Centralized school assignment algorithms must distinguish between applicants with the same preferences and priorities. This is done with randomly assigned lottery numbers, non-lottery tie-breakers like test scores, or both. The New York City public high school match illustrates the latter, using test scores, grades, and interviews to rank applicants to screened schools, combined with lottery tie-breaking at unscreened schools. We show how to identify causal effects of school attendance in such settings. Our approach generalizes regression discontinuity designs to allow for multiple treatments and multiple running variables, some of which are randomly assigned. Lotteries generate assignment risk at screened as well as unscreened schools. Centralized assignment also identifies screened school effects away from screened school cutoffs. These features of centralized assignment are used to assess the predictive value of New York City’s school report cards. Grade A schools improve SAT math scores and increase the likelihood of graduating, though by less than OLS estimates suggest. Selection bias in OLS estimates is egregious for Grade A screened schools.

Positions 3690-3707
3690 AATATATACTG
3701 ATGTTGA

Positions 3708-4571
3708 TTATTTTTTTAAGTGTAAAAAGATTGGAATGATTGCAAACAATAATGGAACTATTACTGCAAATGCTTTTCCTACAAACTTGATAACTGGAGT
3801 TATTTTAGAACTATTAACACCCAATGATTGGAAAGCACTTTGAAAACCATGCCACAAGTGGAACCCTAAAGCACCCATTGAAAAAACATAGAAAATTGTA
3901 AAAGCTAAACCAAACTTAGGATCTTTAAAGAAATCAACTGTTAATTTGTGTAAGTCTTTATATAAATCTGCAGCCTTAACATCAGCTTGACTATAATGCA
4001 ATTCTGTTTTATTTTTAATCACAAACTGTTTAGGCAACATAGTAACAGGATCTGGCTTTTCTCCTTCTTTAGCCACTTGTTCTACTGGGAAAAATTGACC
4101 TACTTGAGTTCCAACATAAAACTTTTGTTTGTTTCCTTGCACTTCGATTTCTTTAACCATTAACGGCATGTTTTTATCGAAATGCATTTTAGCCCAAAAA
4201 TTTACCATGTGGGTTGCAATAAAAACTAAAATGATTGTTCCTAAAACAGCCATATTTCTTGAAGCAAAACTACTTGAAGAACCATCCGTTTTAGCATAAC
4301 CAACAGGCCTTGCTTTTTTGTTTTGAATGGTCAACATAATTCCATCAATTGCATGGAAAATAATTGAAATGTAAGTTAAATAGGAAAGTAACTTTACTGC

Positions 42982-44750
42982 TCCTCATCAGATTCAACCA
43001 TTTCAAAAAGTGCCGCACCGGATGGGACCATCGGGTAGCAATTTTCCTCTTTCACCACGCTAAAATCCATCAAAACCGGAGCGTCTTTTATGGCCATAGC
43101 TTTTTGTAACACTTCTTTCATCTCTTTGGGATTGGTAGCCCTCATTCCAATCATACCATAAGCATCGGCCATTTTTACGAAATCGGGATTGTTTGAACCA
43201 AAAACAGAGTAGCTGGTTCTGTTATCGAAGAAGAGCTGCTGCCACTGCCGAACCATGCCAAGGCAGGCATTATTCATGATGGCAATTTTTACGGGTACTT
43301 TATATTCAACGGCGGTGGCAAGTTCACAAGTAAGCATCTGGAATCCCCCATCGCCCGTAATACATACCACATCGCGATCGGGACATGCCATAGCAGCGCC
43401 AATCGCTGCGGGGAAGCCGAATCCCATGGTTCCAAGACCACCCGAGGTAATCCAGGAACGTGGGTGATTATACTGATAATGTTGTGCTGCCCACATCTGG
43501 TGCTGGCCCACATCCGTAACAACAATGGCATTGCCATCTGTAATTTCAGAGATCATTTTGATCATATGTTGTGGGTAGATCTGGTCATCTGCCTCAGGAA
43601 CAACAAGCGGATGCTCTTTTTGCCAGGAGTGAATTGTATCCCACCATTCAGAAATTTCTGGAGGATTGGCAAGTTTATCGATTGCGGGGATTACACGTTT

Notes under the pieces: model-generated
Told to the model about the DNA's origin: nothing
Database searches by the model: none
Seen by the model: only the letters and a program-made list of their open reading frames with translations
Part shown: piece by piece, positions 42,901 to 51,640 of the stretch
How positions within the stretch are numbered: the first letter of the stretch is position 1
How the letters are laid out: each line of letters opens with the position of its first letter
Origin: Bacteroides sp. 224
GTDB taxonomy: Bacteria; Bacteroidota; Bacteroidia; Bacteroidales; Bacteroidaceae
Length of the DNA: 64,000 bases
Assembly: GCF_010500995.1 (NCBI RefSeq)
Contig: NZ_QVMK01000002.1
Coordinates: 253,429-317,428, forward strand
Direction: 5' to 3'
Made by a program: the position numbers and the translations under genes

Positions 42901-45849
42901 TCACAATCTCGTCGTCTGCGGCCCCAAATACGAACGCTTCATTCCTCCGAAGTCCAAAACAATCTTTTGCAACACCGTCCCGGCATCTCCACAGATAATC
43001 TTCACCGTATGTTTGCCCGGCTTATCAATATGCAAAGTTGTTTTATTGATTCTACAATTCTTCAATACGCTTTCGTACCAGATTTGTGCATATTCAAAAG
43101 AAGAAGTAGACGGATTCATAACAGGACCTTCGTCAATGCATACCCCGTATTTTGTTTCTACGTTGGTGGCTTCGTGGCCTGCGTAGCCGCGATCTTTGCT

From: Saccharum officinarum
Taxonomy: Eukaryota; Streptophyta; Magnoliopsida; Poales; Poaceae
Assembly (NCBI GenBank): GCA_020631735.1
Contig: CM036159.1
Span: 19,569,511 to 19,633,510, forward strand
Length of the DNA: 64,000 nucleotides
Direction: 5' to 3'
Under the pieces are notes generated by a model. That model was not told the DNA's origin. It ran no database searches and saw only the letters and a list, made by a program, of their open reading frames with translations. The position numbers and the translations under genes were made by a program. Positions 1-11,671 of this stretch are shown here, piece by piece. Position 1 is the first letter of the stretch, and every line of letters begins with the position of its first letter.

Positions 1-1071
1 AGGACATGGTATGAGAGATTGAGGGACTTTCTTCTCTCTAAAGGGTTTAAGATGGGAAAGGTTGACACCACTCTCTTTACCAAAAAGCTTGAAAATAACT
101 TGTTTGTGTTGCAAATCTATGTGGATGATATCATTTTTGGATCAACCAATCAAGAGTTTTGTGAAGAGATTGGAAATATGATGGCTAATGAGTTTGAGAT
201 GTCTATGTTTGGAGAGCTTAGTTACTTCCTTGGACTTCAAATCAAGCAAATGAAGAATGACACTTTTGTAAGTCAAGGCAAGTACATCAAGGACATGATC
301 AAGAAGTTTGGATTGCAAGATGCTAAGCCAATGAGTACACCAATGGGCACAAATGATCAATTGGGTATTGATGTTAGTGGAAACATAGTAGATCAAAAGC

I21: Analysis of Education
C78: Bargaining Theory; Matching Theory
C13: Estimation: General
C18: Methodological Issues: General
C21: Single Equation Models; Single Variables: Cross-Sectional Models; Spatial Models; Treatment Effect Models; Quantile Regressions
C26: Single Equation Models: Single Variables: Instrumental Variables (IV) Estimation